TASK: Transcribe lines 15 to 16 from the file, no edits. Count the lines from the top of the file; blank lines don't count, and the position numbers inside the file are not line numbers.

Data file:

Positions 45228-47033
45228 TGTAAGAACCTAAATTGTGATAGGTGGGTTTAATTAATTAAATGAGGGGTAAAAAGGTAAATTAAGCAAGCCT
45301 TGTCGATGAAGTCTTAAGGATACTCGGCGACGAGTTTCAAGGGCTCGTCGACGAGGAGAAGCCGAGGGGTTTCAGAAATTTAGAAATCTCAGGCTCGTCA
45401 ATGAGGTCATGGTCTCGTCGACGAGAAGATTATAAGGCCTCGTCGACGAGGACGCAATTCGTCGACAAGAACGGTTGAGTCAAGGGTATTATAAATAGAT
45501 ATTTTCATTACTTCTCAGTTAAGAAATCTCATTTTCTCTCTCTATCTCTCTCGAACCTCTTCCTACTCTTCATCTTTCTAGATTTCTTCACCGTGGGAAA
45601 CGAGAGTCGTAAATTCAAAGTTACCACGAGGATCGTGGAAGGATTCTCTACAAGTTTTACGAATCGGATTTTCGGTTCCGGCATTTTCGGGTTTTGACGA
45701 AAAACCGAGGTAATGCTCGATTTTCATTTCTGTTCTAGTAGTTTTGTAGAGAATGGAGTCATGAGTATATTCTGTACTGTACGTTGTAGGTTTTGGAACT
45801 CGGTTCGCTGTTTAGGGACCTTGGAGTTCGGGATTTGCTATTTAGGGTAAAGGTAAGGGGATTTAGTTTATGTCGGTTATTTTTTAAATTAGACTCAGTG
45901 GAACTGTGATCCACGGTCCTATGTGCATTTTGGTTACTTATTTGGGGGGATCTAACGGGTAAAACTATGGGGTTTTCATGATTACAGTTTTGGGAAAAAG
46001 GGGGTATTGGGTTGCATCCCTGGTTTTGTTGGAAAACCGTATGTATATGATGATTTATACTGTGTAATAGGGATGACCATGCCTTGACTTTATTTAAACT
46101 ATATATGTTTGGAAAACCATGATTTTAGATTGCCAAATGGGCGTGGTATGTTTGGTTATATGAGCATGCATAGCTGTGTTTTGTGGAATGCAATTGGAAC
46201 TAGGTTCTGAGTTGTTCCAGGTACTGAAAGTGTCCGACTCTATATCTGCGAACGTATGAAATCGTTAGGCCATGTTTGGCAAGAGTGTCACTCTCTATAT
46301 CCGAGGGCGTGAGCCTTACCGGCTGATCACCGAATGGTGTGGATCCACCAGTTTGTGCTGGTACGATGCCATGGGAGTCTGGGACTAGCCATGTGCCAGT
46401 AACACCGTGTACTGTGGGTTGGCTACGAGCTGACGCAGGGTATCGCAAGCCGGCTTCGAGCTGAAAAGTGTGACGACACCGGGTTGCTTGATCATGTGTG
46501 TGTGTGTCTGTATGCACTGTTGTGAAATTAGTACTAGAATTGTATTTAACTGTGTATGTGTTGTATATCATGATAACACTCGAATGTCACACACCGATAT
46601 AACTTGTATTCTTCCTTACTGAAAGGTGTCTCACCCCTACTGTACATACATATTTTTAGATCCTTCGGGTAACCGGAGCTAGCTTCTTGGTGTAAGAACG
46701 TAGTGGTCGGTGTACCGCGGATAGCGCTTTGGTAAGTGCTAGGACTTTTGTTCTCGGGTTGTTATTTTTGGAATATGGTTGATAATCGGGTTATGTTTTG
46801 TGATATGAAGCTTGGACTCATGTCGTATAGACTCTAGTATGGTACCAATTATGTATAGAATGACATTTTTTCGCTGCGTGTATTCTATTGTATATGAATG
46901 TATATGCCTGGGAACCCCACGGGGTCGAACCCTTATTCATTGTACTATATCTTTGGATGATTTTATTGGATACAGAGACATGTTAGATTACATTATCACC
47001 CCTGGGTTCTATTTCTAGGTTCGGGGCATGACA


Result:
46501 TGTGTGTCTGTATGCACTGTTGTGAAATTAGTACTAGAATTGTATTTAACTGTGTATGTGTTGTATATCATGATAACACTCGAATGTCACACACCGATAT
46601 AACTTGTATTCTTCCTTACTGAAAGGTGTCTCACCCCTACTGTACATACATATTTTTAGATCCTTCGGGTAACCGGAGCTAGCTTCTTGGTGTAAGAACG